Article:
Leadership Heals

When tragedies strike communities, I think first of the victims and then their families and friends.
But soon after I think of the mayors.
They are often the elected officials tasked with putting the pieces together and trying to make sense of the events in the face of sadness, grief and anger.
So I sympathized with Sadiq Khan in the wake of the recent terror attacks in London and I thought of Mayor Buddy Dyer of Orlando as I read the spate of anniversary stories this week one year after the Pulse nightclub shooting. The largest mass shooting in US history.
I’ve met Mayor Dyer a few times, even had lunch with him once many years ago at a League of Cities convention. He’s been a great mayor transforming downtown Orlando into a dynamic place and expanding Orlando’s brand beyond Disney, time shares and Medieval Times like attractions.
But in the public’s mind he may be remembered more for his handling of the Pulse shooting.
He’s done a yeoman’s job and this week he talked about the unity of Orlando and the resilience of the community in the wake of unspeakable violence.

When you’re a mayor you get to experience the thrill of civic achievement. There are parades, ribbon cuttings, proclamations, awards and photo ops.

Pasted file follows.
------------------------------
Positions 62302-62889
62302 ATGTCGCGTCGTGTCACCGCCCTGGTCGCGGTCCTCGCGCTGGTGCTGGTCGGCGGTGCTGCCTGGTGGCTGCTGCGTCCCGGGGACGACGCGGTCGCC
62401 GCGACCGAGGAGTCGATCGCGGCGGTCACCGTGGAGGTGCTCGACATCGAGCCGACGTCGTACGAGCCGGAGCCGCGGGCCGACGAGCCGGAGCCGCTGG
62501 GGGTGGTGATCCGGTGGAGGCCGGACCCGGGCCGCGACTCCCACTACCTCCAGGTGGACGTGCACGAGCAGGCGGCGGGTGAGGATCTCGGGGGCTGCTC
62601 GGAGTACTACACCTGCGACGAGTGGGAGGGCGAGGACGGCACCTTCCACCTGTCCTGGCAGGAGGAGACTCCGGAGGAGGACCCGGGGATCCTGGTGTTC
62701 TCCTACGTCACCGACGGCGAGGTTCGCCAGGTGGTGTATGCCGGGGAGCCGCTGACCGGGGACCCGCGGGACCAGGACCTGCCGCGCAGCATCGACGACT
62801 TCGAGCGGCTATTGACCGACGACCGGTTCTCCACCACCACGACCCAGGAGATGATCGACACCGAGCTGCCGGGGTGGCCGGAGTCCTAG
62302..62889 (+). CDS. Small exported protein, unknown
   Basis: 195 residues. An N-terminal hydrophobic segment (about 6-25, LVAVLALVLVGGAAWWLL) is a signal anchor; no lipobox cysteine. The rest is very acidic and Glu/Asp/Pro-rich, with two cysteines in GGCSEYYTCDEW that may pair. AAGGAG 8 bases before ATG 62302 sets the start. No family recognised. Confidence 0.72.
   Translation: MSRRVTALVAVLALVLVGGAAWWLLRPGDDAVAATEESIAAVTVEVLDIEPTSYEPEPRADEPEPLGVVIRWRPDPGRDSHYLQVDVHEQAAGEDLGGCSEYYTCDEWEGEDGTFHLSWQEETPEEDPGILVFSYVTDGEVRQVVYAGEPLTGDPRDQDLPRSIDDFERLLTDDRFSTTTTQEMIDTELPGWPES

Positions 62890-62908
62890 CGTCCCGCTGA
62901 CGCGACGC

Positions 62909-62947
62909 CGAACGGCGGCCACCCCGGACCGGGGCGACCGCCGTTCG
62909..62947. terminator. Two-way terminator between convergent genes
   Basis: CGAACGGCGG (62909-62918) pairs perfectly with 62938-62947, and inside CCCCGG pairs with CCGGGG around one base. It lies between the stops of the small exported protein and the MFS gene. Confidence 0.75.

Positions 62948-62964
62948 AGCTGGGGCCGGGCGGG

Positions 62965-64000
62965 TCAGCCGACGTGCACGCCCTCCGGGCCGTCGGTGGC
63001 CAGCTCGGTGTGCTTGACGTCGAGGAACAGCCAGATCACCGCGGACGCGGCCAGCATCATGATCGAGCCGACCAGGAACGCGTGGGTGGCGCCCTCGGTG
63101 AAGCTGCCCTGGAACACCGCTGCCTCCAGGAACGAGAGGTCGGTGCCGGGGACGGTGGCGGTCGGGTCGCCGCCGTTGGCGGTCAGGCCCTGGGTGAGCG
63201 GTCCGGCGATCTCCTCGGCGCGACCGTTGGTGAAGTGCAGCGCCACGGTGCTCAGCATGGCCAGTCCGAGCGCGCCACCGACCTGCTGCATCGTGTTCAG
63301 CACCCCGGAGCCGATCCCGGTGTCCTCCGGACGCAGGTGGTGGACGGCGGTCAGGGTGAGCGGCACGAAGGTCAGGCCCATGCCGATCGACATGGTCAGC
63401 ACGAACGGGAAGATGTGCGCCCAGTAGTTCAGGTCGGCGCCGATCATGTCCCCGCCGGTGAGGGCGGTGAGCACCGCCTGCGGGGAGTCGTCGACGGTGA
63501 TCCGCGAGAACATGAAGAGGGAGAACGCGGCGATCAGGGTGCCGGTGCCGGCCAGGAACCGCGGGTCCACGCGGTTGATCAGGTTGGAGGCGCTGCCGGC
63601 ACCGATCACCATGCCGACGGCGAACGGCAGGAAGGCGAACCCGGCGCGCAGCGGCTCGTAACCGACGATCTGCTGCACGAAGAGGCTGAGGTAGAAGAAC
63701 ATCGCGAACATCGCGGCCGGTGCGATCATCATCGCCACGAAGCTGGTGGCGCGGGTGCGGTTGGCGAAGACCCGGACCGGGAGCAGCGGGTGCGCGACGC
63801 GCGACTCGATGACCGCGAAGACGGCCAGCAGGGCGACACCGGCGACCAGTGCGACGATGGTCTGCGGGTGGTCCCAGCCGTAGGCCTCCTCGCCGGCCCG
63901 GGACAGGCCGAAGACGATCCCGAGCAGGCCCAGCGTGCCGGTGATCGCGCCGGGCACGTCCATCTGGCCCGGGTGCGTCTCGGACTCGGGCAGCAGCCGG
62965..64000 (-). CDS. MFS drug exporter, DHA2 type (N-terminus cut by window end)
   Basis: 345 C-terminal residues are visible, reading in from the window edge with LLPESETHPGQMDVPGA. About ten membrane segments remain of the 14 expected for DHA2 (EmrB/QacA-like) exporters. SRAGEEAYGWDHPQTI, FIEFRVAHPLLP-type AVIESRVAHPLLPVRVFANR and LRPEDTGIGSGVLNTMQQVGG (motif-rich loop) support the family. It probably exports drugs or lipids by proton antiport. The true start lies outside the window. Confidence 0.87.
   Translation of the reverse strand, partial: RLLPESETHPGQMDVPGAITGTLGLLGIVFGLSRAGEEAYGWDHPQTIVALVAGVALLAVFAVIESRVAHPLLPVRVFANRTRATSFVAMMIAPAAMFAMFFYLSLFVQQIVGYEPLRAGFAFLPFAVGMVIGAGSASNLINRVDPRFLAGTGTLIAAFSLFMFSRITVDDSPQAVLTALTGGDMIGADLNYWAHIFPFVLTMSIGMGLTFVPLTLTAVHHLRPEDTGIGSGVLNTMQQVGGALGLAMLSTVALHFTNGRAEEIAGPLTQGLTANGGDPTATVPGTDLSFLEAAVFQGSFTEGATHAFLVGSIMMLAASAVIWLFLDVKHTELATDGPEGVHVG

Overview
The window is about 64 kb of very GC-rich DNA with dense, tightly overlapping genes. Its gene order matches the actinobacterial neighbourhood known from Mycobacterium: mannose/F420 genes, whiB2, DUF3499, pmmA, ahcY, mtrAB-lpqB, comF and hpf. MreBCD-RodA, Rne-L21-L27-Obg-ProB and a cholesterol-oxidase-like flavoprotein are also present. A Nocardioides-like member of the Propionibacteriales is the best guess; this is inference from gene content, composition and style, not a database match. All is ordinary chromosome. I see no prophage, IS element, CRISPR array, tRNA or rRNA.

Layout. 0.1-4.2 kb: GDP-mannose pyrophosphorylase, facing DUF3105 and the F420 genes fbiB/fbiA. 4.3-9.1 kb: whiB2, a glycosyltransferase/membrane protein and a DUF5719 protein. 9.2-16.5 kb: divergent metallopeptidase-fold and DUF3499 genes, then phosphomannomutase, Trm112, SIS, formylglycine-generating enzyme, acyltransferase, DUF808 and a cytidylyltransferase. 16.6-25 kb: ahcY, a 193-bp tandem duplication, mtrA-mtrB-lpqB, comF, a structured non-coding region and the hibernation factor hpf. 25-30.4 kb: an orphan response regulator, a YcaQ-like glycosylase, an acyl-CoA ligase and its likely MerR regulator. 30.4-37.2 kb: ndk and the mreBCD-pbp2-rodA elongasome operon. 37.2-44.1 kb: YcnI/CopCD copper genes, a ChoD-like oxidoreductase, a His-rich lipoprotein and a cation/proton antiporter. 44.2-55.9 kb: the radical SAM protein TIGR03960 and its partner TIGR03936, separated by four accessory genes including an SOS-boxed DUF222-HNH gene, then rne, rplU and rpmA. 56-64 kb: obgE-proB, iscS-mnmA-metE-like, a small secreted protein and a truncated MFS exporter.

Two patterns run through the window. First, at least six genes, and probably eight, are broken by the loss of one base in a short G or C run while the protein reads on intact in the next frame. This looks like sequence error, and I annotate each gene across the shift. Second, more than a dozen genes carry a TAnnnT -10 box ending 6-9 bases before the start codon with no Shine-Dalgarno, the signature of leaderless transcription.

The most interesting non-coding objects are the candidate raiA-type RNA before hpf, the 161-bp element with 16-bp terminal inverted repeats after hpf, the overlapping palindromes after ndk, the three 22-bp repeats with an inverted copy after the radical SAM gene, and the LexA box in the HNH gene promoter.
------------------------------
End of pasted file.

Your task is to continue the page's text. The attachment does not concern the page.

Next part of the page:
You get to experience civic pride and you get to recognize the special people in your community. The couple celebrating a landmark anniversary, the person turning 100, the Eagle Scout, the Little League champs.
It’s a joy.

An honor.

A privilege.

But you also sign on for the tough stuff. The fires that displace families, the crimes that turn your stomach, the natural disasters which endanger lives– the overdoses.
That’s not easy.
Leadership asks a lot of people.
It asks us to be boosters one day and healers the next.
Tragedies shouldn’t define a city. That was the message Mayor Dyer said at an event marking the anniversary.
Achievements are a far better way to think of a place.
But tragedies do mark and mar a place. And they should. Because we must never forget. We must heal–but remember. We must mourn but allow ourselves to love.
It’s easy to succumb to hate. But it’s much better to love one another.
Much better.

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